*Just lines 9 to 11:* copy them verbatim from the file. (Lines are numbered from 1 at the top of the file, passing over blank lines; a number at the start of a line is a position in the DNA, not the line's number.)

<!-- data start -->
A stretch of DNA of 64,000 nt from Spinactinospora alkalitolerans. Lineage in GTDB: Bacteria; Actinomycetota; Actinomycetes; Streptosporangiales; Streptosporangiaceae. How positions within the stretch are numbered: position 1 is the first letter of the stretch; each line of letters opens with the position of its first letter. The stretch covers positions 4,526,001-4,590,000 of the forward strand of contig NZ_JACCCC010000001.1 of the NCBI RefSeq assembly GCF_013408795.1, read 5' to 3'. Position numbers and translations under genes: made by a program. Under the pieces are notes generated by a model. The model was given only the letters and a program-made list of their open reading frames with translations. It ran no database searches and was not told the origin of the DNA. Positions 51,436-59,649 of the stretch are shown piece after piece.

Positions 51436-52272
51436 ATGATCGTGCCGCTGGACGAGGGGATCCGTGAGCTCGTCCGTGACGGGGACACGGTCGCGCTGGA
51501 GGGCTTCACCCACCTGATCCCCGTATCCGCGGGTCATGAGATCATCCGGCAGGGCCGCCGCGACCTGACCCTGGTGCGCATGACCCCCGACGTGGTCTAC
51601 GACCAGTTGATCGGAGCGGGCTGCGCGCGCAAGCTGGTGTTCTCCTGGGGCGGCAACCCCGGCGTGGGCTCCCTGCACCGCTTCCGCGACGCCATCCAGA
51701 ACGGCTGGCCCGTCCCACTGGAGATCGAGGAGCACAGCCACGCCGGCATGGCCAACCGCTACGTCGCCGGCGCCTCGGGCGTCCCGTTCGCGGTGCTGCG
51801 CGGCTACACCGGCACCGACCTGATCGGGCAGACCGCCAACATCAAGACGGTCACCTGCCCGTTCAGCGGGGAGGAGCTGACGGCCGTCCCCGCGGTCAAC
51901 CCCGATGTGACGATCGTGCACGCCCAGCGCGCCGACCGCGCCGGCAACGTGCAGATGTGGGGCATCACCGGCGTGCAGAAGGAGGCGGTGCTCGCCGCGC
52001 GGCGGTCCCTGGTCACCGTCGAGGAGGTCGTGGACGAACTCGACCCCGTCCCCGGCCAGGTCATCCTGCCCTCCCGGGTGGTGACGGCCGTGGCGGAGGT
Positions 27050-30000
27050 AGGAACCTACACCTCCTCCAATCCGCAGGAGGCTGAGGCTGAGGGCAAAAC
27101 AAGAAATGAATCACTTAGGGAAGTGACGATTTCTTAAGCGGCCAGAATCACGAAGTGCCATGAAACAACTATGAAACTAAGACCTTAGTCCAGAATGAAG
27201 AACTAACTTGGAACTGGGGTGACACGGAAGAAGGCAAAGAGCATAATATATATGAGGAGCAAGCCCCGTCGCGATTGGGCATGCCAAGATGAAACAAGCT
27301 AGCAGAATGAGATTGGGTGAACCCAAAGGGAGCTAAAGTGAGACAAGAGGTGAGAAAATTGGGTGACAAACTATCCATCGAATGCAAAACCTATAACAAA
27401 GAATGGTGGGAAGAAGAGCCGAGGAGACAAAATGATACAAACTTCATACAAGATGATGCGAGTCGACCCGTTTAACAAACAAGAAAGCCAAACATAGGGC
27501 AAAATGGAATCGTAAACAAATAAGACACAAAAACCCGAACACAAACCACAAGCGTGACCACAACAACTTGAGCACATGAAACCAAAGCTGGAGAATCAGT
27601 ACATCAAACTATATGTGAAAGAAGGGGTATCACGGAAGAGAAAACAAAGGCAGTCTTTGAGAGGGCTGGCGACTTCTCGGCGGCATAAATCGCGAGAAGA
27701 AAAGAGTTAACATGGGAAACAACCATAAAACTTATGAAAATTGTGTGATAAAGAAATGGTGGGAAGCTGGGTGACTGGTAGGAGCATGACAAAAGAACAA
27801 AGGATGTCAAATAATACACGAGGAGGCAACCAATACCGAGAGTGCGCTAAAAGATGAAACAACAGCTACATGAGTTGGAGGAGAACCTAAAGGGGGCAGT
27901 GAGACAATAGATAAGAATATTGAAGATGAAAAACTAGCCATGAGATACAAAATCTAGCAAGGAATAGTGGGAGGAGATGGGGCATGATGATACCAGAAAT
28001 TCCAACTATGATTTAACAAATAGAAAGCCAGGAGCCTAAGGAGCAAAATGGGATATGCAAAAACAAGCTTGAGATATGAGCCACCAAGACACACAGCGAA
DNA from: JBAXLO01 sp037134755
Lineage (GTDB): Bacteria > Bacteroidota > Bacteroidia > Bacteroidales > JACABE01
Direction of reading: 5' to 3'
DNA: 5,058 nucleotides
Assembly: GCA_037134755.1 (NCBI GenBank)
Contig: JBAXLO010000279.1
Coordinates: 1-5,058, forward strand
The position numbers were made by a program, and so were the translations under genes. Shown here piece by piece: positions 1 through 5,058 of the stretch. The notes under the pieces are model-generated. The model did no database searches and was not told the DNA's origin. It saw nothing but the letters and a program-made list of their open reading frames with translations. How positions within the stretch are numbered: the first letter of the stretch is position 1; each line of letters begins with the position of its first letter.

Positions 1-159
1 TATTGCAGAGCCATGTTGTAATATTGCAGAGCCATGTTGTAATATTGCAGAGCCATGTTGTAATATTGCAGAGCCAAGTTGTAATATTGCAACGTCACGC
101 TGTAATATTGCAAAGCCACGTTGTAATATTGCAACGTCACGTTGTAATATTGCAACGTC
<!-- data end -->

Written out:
52001 GGCGGTCCCTGGTCACCGTCGAGGAGGTCGTGGACGAACTCGACCCCGTCCCCGGCCAGGTCATCCTGCCCTCCCGGGTGGTGACGGCCGTGGCGGAGGT
Positions 27050-30000
27050 AGGAACCTACACCTCCTCCAATCCGCAGGAGGCTGAGGCTGAGGGCAAAAC